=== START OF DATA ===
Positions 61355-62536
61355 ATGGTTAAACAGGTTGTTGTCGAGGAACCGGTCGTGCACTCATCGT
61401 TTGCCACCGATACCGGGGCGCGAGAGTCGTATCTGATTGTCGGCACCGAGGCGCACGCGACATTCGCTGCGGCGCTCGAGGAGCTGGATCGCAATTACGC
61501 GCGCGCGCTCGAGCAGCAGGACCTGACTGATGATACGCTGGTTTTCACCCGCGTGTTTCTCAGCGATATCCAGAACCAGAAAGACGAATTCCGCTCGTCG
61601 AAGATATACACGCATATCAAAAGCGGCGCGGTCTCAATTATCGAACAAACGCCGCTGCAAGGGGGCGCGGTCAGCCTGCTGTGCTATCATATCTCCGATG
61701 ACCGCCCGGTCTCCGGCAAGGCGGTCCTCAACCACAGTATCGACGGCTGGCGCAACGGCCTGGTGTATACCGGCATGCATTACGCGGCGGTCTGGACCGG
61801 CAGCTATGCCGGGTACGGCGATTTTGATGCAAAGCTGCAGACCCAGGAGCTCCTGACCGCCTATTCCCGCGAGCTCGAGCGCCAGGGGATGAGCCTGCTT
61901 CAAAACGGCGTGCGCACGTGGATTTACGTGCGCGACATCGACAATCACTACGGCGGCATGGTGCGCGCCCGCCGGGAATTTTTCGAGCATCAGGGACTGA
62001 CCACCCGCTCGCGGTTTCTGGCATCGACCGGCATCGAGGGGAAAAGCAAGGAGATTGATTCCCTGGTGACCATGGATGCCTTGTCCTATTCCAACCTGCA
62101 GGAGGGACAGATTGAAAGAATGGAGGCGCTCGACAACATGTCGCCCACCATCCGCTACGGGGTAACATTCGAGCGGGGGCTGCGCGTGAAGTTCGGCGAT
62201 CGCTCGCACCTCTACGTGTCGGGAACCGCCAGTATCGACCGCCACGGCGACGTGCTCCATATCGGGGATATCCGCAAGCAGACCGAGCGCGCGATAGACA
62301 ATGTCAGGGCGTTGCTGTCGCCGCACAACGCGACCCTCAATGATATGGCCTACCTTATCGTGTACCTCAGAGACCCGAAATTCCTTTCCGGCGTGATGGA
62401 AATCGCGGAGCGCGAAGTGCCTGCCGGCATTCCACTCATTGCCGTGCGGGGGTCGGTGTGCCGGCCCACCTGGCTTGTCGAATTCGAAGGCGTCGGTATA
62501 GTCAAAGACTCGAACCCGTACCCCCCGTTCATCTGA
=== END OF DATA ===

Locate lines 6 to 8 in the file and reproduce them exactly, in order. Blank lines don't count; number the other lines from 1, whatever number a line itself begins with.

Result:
61701 ACCGCCCGGTCTCCGGCAAGGCGGTCCTCAACCACAGTATCGACGGCTGGCGCAACGGCCTGGTGTATACCGGCATGCATTACGCGGCGGTCTGGACCGG
61801 CAGCTATGCCGGGTACGGCGATTTTGATGCAAAGCTGCAGACCCAGGAGCTCCTGACCGCCTATTCCCGCGAGCTCGAGCGCCAGGGGATGAGCCTGCTT
61901 CAAAACGGCGTGCGCACGTGGATTTACGTGCGCGACATCGACAATCACTACGGCGGCATGGTGCGCGCCCGCCGGGAATTTTTCGAGCATCAGGGACTGA